give his opinion of Jewish literature. The Cologne 
Dominicans, who had proposed him, thereby frus- 
trated their own design, and as a further effect made 
him the enemy of their hostile endeavors. As soon 
as Reuchlin received the emperor's command, he set 
to work to answer the question, "Whether it was 
godly, laudable, and advantageous to Christianity 
to burn the Jewish writings," whereby the Talmud 
especially was meant. H is j udgment was extremely 
favorable to the writings in question, nor did he miss 
the chance of bestowing sundry side blows on the 
vile instigator Pfefferkorn. Jewish literature, the 
mistress of his heart, was to be charged as a culprit, 
and should he fail to defend her with all the powers 
of his mind ? Reuchlin's opinion is conceived in the 
pedantic, heavy, juridical style then prevailing, but 
does not lack ability. He started from the correct 
point of view, that, in answering the question, the 
Jewish writings were not to be treated in the ag- 
gregate as a homogeneous literature, but that, ex- 
cluding the Bible, they were to be divided into six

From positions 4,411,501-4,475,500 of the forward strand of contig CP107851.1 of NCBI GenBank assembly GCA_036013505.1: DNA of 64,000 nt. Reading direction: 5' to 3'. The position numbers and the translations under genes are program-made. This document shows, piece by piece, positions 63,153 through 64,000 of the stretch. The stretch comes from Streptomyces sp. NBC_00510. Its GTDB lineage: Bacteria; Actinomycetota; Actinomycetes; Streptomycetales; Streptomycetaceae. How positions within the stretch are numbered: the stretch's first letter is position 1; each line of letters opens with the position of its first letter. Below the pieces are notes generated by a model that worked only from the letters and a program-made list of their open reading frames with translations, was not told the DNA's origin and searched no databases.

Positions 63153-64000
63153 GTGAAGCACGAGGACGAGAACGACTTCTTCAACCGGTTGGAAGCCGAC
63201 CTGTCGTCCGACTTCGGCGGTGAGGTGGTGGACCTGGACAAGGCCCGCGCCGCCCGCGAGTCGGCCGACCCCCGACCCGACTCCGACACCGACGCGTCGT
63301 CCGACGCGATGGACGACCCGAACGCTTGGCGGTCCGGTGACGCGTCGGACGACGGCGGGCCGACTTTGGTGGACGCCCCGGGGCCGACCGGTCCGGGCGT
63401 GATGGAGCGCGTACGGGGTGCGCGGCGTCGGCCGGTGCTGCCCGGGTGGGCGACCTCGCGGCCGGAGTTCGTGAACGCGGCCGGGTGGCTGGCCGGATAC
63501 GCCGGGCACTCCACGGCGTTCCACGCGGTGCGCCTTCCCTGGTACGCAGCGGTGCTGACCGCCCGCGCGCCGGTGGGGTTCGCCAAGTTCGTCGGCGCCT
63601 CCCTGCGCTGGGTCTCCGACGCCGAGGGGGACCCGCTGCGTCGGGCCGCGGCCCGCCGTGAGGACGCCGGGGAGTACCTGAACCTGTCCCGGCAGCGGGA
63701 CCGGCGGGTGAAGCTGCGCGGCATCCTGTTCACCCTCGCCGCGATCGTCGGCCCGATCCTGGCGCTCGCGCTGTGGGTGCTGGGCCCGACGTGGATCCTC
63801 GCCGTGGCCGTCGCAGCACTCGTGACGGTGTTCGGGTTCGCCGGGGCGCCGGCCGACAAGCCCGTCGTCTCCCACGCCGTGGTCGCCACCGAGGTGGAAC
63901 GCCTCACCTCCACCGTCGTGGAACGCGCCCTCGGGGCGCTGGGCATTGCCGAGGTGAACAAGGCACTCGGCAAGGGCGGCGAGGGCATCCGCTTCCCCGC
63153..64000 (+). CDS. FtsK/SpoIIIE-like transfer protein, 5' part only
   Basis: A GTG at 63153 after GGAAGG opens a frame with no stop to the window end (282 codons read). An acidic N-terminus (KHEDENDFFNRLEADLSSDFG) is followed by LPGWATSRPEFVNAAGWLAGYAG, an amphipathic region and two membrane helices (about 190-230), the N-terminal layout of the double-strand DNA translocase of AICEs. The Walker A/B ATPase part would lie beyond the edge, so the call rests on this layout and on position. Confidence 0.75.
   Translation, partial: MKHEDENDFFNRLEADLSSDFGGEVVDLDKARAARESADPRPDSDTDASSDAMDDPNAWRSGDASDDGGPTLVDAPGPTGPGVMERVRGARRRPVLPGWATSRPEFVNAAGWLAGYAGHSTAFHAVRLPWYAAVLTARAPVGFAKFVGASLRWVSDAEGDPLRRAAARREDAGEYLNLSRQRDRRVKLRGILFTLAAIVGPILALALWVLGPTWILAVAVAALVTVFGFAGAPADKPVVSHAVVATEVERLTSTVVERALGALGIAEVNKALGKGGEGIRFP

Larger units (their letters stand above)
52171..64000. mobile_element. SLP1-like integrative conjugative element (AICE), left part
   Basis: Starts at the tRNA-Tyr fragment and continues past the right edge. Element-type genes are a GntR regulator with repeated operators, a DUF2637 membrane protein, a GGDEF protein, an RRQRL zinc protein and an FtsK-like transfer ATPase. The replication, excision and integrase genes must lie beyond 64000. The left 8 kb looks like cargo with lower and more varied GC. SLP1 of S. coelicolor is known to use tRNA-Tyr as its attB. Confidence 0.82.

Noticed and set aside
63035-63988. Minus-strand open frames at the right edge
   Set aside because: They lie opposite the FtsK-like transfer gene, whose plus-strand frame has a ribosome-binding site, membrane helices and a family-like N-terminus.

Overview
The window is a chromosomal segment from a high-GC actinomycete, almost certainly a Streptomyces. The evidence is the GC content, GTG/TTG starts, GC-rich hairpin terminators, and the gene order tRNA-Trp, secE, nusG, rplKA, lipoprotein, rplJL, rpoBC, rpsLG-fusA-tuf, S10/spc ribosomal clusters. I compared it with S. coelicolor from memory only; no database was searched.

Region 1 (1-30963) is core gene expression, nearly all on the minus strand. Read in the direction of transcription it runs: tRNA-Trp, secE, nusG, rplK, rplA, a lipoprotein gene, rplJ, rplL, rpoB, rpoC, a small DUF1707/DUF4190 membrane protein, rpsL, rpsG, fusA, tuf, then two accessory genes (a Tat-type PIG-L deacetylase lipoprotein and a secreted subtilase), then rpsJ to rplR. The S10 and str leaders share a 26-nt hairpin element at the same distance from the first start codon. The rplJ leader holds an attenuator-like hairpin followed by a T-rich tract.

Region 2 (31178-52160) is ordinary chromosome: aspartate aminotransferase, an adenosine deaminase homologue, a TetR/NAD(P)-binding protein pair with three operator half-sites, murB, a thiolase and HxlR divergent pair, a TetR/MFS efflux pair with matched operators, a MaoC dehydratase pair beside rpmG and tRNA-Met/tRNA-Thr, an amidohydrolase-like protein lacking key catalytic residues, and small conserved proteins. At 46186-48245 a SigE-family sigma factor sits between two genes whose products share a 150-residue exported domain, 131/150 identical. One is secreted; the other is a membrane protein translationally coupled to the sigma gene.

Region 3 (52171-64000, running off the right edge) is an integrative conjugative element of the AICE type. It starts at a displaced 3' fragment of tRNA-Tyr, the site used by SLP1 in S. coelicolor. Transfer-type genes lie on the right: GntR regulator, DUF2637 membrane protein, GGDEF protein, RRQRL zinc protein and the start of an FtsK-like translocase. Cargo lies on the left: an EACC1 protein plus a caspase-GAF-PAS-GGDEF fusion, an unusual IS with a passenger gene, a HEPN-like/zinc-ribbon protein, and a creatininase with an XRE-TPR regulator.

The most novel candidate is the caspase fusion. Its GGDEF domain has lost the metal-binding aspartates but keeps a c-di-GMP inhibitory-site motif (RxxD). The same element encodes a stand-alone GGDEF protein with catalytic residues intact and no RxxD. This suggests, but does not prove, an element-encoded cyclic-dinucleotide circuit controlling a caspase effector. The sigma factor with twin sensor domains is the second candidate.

classes. The class of exegetic works, such as those 


by R. Solomon (Rashi), Ibn-Ezra, the Kimchis, 
Moses Gerundensis and Levi ben Gershon, far from 
being detrimental to Christianity, he declared to be 
indispensable to Christian theology, the most 
learned Christian commentators of the Old Testa- 
ment having taken the best of their work from the 
Jews, as from fountains whence flow the real truth 
and understanding of the Holy Scriptures. If from 
the voluminous writings of Nicholas de Lyra, the 
best Christian exegetist, all borrowed from Rashi 
were to be excised, the part left, which he himself 
had composed, might be comprised in a few pages. 
He, indeed, considered it a disgrace that many doc- 
tors of divinity, from ignorance of Hebrew and 
Greek, interpreted the Scriptures wrongly. The